Port Issue 22

The Spring/Summer 2018 issue of Port – featuring writer Chimamanda Ngozi Adichie, Dutch garden designer Piet Oudolf and David Hallberg, the greatest male dancer of his generation – is out now

Photography Mamadi Doumbouya

Writer Chimamanda Ngozi Adichie is one of the foremost intellectual voices in the United States today. The author of Half of a Yellow SunPurple Hibiscus and Americanah – as well as of one of the most-viewed Ted talks ever, sampled by Beyoncé, no less – Adichie transcends the barriers between literature, art and music. For the cover story of Port issue 22, she met Catherine Lacey in Washington DC to discuss her extraordinary books, the complexity of recent gender movements and to give a hint at a next big project.

Photography Suzie Howell

Elsewhere in the magazine, we speak to 6a – the most exciting architecture practice in London; discuss Netflix and race with the director of Mudbound, Dee Rees; and travel to rural Netherlands to meet the pioneering Dutch garden designer Piet Oudolf. Also featured: The photographer Christopher Payne visits one of the largest flag factories in the US, and we uncover the secrets and beauty of space with astronaut Nicole Stott.

Photography Tereza Cervenova

In the fashion section, celebrated photographer Kalpesh Lathigra and Port‘s fashion director Dan May travel to Mumbai to shoot a 40-page story around the sprawling, seaside city; Scott Stephenson styles this season’s collections and Pari Dukovic shoots the greatest male dancer in the world, David Hallberg, wearing Saint Laurent.

Photography Kalpesh Lathigra

Commentary pieces come courtesy of Will Self, Lisa Halliday and Jesse Ball, as well as Samuel Beckett‘s seminal Three Dialogues with Georges Duthuit. Highlights from the Porter include Tilda Swinton remembering her friend John Berger; an interview with the British artist Gavin Turk; foraging with chef Nicholas Balfe; and ex-director of the Tate Modern, Vicente Todolí, on his passion for citrus fruits.

To buy Port issue 22, click here.

Brexit: The Case to Remain

PORT contributors Will Self, Janine di Giovanni and Hanif Kureishi put forward their reasons to remain in the EU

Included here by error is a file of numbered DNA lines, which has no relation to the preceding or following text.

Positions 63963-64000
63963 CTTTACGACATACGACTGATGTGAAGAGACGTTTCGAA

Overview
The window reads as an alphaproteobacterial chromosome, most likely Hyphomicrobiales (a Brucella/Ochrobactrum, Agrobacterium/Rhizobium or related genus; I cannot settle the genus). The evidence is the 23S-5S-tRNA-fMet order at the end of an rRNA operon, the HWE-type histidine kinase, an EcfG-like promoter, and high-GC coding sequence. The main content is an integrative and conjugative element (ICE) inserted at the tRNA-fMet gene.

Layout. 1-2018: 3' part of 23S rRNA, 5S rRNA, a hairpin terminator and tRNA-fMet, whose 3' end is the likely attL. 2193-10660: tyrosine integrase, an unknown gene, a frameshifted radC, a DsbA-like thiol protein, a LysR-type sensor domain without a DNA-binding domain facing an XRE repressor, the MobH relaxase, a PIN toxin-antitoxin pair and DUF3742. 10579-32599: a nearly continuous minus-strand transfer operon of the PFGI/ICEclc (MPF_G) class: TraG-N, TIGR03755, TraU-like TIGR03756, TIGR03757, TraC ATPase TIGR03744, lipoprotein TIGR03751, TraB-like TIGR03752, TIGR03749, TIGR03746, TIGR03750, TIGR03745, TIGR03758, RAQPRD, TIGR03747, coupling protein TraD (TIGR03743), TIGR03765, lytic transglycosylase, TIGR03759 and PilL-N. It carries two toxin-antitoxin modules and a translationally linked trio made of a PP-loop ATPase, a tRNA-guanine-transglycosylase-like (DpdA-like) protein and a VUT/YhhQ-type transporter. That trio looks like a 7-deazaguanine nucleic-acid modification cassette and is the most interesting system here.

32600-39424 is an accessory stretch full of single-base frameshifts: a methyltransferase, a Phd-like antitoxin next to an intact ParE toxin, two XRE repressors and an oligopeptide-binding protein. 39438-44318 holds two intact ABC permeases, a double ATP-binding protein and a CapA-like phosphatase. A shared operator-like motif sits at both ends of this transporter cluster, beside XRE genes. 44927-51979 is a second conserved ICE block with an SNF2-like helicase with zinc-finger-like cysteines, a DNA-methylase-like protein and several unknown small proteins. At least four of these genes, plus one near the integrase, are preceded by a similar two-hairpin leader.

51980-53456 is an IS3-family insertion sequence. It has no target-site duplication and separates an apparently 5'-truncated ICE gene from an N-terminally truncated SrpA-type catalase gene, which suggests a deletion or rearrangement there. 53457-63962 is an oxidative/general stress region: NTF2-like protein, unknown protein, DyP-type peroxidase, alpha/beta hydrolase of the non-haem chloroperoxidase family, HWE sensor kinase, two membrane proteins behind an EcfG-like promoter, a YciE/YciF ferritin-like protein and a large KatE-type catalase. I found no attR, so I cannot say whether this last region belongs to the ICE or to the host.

Will Self

The Brexiters have shown their true colours with their dog-summoning campaigning – it’s whistled-up our old racist friend, the British bulldog. Just look at the rump of their support: valetudinarians in support stockings who’ll be hobbling on their Zimmer frames to the polling booth in order ruin their grandchildren’s future. I’m not claiming that everything in the European garden is lovely – or even that it can be made to bloom, but we live in a febrile and fissiparous world, and institutions which have a proven record of maintaining stability should be cleaved to like never before. There’s all of that – and there’s also the unutterable beauty of French women, and the fabulousness of European culture. You’d swap that to be shafted by Ronald McDonald? Salopes! While your leaders are true rois des cons

Janine di Giovanni

In terms of international security, alliances are important. We might scoff at NATO and find it a relic of the Cold War, but in times of military urgency – such as Russia’s creeping westward expansionism onto Ukraine and eyeing the Baltic states with glee – they are necessary mechanisms for peacekeeping. I am French, British and American by nationality, and each one of my passports is an integral part of my identity, so I do understand the argument of the Leavers, but I strongly disagree with it. I think that remaining in the EU is essential for Britain, for trade, diplomacy and the economy, but also for moral responsibility. Britain was an important part of the Allies in World War II, and frankly, with the rise of ISIS and global terrorism, as well as pressing issues like climate change and epidemics, we are in dark times. We need each other, and each part of the EU is an interlocking part of the puzzle of globalisation. Yes, the Brussels bureaucrats are often lazy, inefficient and ridiculous, but the concept of the EU –like the concept of UN or the League of Nations – is about strategic alliances and partnership. Standing alone, in days like these when terror attacks and wars are literally borderless, is desperately unwise. I vote to Remain, of course.

Hanif Kureishi

My neighbourhood in West London, which I rarely leave, but, which could be considered a microcosm of the city, buzzes with the hybrid energy of Italians, French people and Arabs, as well as Africans of all kinds. We live together fruitfully and creatively, and rarely want to kill one another because of religious or racial differences. We have created one of the richest, most tolerant and culturally mature societies on earth. The wealth and success of Britain has always been based on exploitation: on Empire, immigration and the other. Now, unfortunately, the very people who made London the wonder it is are despised. And the so-called ‘migrant’ is being used as a spectre, threat and excuse. We are facing a crisis in Europe, which concerns not only the possibility of more neo-liberal destructiveness and greed, but also a backlash, which has caused a new and dangerous Right to re-emerge. These opportunists, hucksters and snake oil salesmen – from Le Pen, to Hofer and Boris Johnson – with their simplistic, opportunistic solutions, are dangerous precisely because they utilise the energy of the many disillusioned and disappointed. This threat should remind us that we must reaffirm and fight for the humanity of the European Project, which, at its centre and despite its failings, concerns egalitarianism, feminism, sexual freedom, and particularly a tolerant and non-racist multi-cultural future.